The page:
Self Build for Beginners – FAQ – Part 1
At the beginning of the year, Allan was invited to take part in the ‘Self Build for Beginners’ Q&A session at the Ask the Experts Virtual Event hosted by Laura Crombie from Homebuilding & Renovating Magazine.
The event was really successful and Allan received lots of interesting questions from people who were interested in building their dream home. In this mini Self Build for Beginners FAQ series, we will share with you answers to the questions asked at the Q&A session with Allan.
List of the Self Build for Beginners FAQ questions:
– How much of the existing house do I need to knock down for it to be considered as a new build and therefore to get VAT back? If it is ground level what if your house is on a slope?
– Once planning consent has been granted, can I then make small tweaks for instance, adding some skylights to a flat roof? Once I’m at building rake stage?
– What is the conveyancing process when you’re buying a plot? So how does it differ from just buying a property? And where can you find details of plots that are for sale?
– I bought some land, that is one of many plots that were available, what can I do to make sure planning permission is accepted and successful?
– What would be your one piece of advice when looking for a plot that is going to make a successful home in the future?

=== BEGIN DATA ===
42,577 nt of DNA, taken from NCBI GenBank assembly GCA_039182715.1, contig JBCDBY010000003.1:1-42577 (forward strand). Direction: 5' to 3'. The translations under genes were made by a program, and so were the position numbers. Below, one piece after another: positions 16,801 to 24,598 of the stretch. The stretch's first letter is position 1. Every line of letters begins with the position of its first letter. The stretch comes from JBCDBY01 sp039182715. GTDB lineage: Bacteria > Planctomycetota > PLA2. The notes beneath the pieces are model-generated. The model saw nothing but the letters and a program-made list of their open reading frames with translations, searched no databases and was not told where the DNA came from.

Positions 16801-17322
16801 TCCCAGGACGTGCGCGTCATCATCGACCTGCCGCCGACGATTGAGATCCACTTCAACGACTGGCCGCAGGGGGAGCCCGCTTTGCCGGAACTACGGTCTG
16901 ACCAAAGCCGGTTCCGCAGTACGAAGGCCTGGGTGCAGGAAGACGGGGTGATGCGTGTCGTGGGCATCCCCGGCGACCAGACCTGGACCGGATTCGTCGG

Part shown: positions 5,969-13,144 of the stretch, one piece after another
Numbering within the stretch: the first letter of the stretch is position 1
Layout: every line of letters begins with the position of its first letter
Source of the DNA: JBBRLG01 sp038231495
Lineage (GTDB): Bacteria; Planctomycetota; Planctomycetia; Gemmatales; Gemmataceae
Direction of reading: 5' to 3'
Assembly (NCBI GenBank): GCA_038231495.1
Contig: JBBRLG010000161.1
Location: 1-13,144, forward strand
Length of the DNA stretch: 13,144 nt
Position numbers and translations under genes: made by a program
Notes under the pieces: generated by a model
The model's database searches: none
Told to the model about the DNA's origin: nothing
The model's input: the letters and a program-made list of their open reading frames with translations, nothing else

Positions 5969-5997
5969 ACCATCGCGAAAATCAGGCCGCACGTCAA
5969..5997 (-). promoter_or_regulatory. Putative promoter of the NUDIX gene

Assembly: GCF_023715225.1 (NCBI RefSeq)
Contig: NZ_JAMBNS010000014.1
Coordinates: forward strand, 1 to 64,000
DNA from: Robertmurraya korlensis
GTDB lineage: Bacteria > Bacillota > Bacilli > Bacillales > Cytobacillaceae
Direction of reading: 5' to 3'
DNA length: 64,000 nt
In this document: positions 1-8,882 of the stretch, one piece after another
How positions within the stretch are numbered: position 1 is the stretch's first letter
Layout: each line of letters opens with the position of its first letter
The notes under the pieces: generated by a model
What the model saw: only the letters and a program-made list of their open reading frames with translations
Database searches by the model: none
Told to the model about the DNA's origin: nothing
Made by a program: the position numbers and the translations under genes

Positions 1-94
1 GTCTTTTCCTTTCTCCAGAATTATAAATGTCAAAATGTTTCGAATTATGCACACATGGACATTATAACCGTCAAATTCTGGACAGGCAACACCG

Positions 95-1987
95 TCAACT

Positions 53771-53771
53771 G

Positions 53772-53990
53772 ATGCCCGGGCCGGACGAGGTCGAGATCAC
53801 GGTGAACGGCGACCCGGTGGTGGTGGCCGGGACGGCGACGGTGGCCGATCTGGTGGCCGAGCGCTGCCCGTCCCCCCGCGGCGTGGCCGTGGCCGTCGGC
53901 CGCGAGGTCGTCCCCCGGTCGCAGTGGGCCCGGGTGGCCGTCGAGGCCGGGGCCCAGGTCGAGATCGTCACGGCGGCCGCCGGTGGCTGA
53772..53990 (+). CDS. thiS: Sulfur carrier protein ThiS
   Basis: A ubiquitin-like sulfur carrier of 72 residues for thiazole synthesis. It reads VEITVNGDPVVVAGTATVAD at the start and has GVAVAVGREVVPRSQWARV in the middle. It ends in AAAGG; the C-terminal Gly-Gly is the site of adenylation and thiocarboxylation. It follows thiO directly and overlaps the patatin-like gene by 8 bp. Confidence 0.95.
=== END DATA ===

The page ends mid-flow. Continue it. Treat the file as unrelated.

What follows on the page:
– At what point in the process should I get an architect involved?
HOW MUCH OF AN EXISTING HOUSE DO I NEED TO KNOCK DOWN FOR IT TO BE CONSIDERED AS A NEW BUILD AND THEREFORE TO GET VAT BACK? IF IT IS GROUND LEVEL WHAT IF YOUR HOUSE IS ON A SLOPE?
The simple answer is below DPC. We have had this checked and clarified recently on a project that we’re doing where the client is keeping the existing foundations, but because it’s being built on a slope, they’ve managed to get confirmation from HMRC that what they’re doing will still classify as a new build and therefore be zero VAT rated. And it’s really important, if it’s anything other than simple and clean, and by the book for the guidance, then check with HMRC. There is a claim department that you can go through and ask questions. It may take a little bit of time for them to get back to you but there is a specific department that deals with it. If you do an internet search for ‘VAT reclaim for new build’, you’ll get directed to the right page on HMRC.
So usually, we advise to be anything below DPC, but I would probably put that back on you and say well, actually, is there anything worth saving? Because if you’re going with the existing foundations, you might then be fixed on the design and the layout of the house. So yes, you might have foundations that are suitable, but you might be limiting your choices in terms of design. I would also always get a structural engineer out to check the foundations. If you’re going to try and keep them to save a bit of money, make sure you get an engineer to come out and expose the foundations and do some calculations to check that they actually can take the new method of construction. That depends when they were built, and whether they were pre 50s/60s that might just not be able to take modern methods of construction or might not be suitable. So, get them checked by structural engineer and if you’re in any doubt about the HMRC zero VAT rated claim, speak to directly to HMRC.
ONCE PLANNING CONSENT HAS BEEN GRANTED, CAN I THEN MAKE SMALL TWEAKS FOR INSTANCE, ADDING SOME SKYLIGHTS TO A FLAT ROOF, ONCE I’M AT BUILDING REGS STAGE?